• UN slams killing of anti-dam activist in southern Mexico

    first_imgMEXICO CITY (AP) — The U.N. human rights office in Mexico is calling for justice in the case of an anti-dam activist who was killed in the southern state of Oaxaca on Jan. 23. Fidel Heras Cruz had opposed plans to build dams on the Rio Verde river, and the U.N. office said he had reportedly received a death threat two days before he died. Heras Cruz was shot to death near the town of Jamiltepec, Oaxaca, near  Puerto Escondido. The office said that seven rights activists were killed in Mexico in 2020, and the lack of punishment makes activists more vulnerable.last_img read more

  • Ex-Boy Scout chaplain gets long sentence on abuse charges

    first_imgSOUTH KINGSTOWN, R.I. (AP) — A 76-year-old former volunteer Boy Scout chaplain has been sentenced to serve 40 years in prison after pleading no contest to sexually assaulting six young men, including a developmentally disabled victim. James Glawson, of Exeter, was sentenced Thursday after pleading no contest to 11 charges. Glawson told the judge in court that prays every day for those he hurt. The state attorney general’s office says Glawson committed multiple acts of sexual assault against five victims beginning in the 1980’s when he served as a volunteer Catholic chaplain for the Boy Scouts and his most recent victim in 2019 was developmentally disabled.last_img read more

  • Turkish FM says 2-state deal the only way for divided Cyprus

    first_imgNICOSIA, Cyprus (AP) — Turkey’s foreign minister says reunifying ethnically divided Cyprus in line with the long-established formula of federation is off the table in any future peace talks, and a peace deal should be negotiated between two equal sovereign states. Mevlut Cavusoglu’s remarks after talks with Turkish Cypriot leader Ersin Tatar on Tuesday could further complicate a meeting that United Nations Secretary-General Antonio Guterres intends to convene next month to gauge chances of resuming dormant peace talks. Greek Cypriots strongly reject any deal that would legitimize the east Mediterranean island nation’s ethnic partition that came about in 1974 when Turkey invaded following a coup aimed at union with Greece.last_img read more

  • NDAA partners with schools

    first_imgNotre Dame added two Catholic elementary schools in Florida to the Notre Dame ACE Academies (NDAA) program. The two schools — Sacred Heart of Pinellas Park and St. Joseph of Tampa — will be the program’s newest partners. Christian Dallavis, director of NDAA, said the program conducted a feasibility study to determine which schools in the Diocese of St Petersburg would have the greatest potential for growth. “We want to do two things: increase the number of kids that enjoy the benefits of the education offered at these two schools, and ensure that the schools are providing education of the highest possible quality,” Dallavis said. Dallavis said the program chose these two schools after focusing on areas with mechanisms like parental choice programs, vouchers and tax credits for low-income families to send their children to private schools. The relationship between Bishop Robert Lynch of the Diocese of St. Petersburg and Notre Dame also played a factor. “Lynch has always been a great friend to the University and a big supporter of ACE,” Dallavis said. “He’s a great champion of Catholic schools.” Andy Shannon, principal of Sacred Heart, said despite recent efforts to combat low enrollment, the number of students at Sacred Heart remains far below its capacity. “In K-8, we have 140 students,” Shannon said. “I could easily put another 100 students into my school… and be under standards for accreditation.” Dallavis said the program would focus on bolstering enrollment, while increasing the quality of education. “We want to prepare kids for the economic and social mobility [that will] get them to a place where they can break the cycle of poverty,” Dallavis said. Dallavis said these schools will give students the skills they need to succeed by essentially being “college prep” elementary schools. “We want to make sure that … they get the message that we expect them to be prepared to go to college,” Dallavis said. “High school graduation and college attendance are critical to jobs in the current economy, and [this trend] is only going to become more pronounced.” Shannon said for his school, being offered the chance to partner win Notre Dame is like winning the lottery. “We realize how blessed we are by God to get this opportunity,” Shannon said. “It’s a game changer. It’s going to position us for future growth and development.” Both schools will be under the jurisdiction of a board dedicated to facilitating their advancement, Shannon said. The schools will also benefit from the advice of a learning specialist and an advancement director. “The learning specialist will work with both principals and teachers in both buildings … to make our education the best it can be,” Shannon said. “The advancement director will help to raise significant funds, especially to get more students and more families into our schools.” Though the will not be immediate, Shannon said the impact on the St. Joseph and Sacred Heart communities will undoubtedly be enormous. “I think what it’s going to do for our families is give them a lot of hope,” he said. “I just think that hope is what a follower of Christ has to give out.”last_img read more

  • Club emphasizes green initiatives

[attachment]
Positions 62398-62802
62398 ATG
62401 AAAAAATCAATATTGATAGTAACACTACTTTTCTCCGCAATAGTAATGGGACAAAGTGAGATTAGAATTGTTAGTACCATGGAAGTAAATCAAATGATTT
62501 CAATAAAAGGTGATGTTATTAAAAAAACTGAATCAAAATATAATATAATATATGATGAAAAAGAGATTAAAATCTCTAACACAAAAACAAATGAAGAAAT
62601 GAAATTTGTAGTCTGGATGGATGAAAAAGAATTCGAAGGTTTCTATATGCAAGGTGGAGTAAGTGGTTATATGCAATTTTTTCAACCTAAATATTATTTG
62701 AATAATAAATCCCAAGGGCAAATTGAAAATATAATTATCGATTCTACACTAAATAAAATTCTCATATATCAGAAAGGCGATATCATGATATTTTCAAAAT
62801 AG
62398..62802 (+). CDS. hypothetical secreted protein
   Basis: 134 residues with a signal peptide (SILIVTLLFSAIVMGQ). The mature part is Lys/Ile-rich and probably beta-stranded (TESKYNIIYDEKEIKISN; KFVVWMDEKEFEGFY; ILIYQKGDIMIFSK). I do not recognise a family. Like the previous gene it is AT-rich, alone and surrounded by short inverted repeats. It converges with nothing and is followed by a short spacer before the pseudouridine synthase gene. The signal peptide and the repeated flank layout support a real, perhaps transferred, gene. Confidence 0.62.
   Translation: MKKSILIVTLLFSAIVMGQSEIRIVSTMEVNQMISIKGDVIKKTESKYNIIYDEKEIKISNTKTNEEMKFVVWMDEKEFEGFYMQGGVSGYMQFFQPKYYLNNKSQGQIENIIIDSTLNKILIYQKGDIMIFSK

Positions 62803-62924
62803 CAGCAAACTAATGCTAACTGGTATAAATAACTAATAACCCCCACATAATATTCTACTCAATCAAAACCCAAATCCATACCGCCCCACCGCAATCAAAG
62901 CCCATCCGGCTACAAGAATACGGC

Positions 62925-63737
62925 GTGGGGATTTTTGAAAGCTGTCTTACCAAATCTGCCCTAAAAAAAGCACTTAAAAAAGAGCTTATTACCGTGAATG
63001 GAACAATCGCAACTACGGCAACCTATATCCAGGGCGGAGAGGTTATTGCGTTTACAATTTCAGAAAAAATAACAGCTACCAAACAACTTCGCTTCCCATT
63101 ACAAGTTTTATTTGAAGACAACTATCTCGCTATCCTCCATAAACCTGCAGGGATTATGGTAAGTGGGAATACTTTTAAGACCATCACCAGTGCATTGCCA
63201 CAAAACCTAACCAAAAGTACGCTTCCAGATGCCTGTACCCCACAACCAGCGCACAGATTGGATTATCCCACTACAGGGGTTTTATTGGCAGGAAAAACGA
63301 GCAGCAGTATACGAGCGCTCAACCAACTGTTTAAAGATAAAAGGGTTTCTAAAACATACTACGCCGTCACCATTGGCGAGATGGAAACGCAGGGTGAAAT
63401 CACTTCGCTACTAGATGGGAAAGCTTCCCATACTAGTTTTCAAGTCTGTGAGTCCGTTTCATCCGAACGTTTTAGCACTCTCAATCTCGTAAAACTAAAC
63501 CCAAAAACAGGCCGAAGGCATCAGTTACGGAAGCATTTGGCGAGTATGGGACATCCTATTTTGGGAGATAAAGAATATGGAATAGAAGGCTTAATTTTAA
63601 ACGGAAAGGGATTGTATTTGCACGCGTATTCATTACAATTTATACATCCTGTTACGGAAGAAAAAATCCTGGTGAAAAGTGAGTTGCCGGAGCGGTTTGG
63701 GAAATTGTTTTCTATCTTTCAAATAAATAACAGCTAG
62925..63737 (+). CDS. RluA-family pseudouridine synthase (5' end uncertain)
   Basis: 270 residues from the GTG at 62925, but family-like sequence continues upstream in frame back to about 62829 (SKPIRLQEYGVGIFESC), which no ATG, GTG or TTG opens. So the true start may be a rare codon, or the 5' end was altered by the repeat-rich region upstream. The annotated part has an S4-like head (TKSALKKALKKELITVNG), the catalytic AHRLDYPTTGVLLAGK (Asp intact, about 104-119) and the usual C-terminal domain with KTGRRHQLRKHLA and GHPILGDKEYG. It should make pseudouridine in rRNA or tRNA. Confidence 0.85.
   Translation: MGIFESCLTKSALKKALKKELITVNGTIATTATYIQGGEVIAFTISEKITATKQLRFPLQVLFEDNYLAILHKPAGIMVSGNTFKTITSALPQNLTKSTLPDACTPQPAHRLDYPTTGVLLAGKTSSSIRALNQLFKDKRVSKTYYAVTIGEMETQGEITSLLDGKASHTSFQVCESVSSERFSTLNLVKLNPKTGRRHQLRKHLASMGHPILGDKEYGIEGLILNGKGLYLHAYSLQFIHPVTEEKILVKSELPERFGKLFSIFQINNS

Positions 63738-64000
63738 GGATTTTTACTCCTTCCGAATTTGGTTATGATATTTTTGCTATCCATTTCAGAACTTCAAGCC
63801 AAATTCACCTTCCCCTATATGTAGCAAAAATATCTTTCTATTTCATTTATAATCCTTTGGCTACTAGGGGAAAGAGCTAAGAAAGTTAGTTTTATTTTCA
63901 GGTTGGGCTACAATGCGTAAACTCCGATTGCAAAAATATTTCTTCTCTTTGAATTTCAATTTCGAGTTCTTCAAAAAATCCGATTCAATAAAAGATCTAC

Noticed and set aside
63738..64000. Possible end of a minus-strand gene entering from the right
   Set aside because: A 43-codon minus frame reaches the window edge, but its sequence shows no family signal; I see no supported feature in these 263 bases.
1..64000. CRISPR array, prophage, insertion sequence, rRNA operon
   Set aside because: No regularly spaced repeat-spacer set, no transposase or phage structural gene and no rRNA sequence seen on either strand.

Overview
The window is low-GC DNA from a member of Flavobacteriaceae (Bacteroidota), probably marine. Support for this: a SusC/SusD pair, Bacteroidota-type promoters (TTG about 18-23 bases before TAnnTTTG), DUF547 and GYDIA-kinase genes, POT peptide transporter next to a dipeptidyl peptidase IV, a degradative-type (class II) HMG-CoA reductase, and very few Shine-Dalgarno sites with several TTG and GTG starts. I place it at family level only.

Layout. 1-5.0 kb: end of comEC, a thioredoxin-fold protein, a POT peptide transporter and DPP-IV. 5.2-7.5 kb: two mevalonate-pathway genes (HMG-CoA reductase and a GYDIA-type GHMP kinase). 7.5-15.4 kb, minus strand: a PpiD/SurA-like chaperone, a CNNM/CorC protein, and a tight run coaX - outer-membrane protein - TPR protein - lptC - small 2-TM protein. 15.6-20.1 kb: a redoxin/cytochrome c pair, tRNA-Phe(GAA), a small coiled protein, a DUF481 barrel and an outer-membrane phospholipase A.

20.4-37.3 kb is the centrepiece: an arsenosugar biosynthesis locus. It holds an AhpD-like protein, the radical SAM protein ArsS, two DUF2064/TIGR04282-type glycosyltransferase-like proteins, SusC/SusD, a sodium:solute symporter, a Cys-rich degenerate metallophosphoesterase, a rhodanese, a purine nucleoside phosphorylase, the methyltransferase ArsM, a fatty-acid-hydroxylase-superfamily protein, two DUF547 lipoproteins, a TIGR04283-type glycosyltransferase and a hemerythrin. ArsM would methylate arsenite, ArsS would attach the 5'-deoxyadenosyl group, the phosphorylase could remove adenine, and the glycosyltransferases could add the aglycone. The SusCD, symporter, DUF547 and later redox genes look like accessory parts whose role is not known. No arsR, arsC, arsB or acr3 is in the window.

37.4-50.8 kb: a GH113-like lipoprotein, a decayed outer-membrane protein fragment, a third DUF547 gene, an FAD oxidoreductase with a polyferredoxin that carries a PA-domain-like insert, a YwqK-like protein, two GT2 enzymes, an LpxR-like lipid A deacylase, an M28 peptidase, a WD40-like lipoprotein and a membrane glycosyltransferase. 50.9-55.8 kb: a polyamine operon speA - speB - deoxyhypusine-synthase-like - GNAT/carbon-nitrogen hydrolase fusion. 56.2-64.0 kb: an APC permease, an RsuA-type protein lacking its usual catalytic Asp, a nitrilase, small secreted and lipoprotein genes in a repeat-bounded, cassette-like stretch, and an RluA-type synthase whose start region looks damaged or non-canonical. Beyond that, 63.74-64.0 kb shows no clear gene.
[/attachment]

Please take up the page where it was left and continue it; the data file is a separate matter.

first_imgAs Kermit the Frog famously said, it’s not easy being green.Nevertheless, a new group is working to push Notre Dame toward a green, sustainable future.Juniors Katie Otterbeck and Garrett Blad started the “We Are 9” campaign in the fall with the overall goal of making Notre Dame a fossil fuel-free campus, Otterbeck said.Otterbeck said the idea grew out of their shared involvement in the sustainability club GreeND and desire to do even more.“We wanted to bring a more goal-oriented campaign to campus,” Otterbeck said.Blad said the name “We Are 9” is drawn from United Nations projections about the global population in 2050 and the need to protect the environment for the people of that future.“We’re trying to emphasize the human element and show the connection between the issues of justice and climate change,” he said. “We stand in solidarity with the nine billion people that will be on Earth by 2050.”Under the overarching goal of a fossil fuel-free campus, the group is emphasizing fossil fuel divestment and carbon neutrality, Blad said. The group is currently focusing their efforts on achieving carbon neutrality.Blad said the campaign is currently circulating a petition on their website that asks University President Fr. John Jenkins to sign the American College and University Presidents’ Climate Commitment, which has already been signed by more than 650 college and university presidents nationwide. Otterbeck said the online petition also presents the goals of the campaign and represents student support for those goals.The group hopes to be able to submit the petition to the Office of the President by the end of the semester as a sign of student support for moving the campus toward carbon neutrality, Blad said.Blad said another “We Are 9” project was a promotional video for the new group featuring 15 professors and student leaders from around campus. He said the group filmed in the fall and screened the video at their official campaign launch Feb. 7 in the LaFortune Student Center.Otterbeck said the majority of the campaign’s efforts thus far have been devoted to bringing together various groups and individuals in the Notre Dame community concerned about sustainability.“We’re gaining momentum all the time,” she said.The “We Are 9” campaign has identified three “standpoints” that they use in their appeals to the University and members of the campus community, Otterbeck said. Preventing climate change is compelled by human compassion, Catholic identity and competition with other top-tier institutions, she said.Otterbeck said her personal involvement stems from service work she performed in Africa while in high school, which involved teaching the students and teachers how to compost and recycle.“My experience [in Africa] made me realize my passion for sustainability and environmental concerns,” she said. “I am involved in sustainability issues because I recognize the enormity of climate change as a problem around the world, a humanitarian issue.”Catholic Social Teaching calls members of the Church and Catholic institutions like Notre Dame to protect the natural environment as a gift from God, Otterbeck said.Notre Dame has fallen behind most other high-profile universities in terms of sustainability and environmentally conscious efforts, Otterbeck said. She said implementing the measures advocated by “We Are 9” would eliminate that disparity.Blad said carbon neutrality is a realistic goal for any university of Notre Dame’s caliber.“[Carbon neutrality] is relatively feasible on a college campus with the endowment we have, but we still burn coal on campus,” he said. “It is not a priority, so students should make it a priority.”Blad said the next “We Are 9” event would be a screening of the documentary “Chasing Ice” on Feb. 27 in the Andrews Auditorium of Geddes Hall.Otterbeck said more information and the online petition could be found on the group’s website: carbon neutrality, fossil fuel, GreeND, sustainability, We Are Ninelast_img read more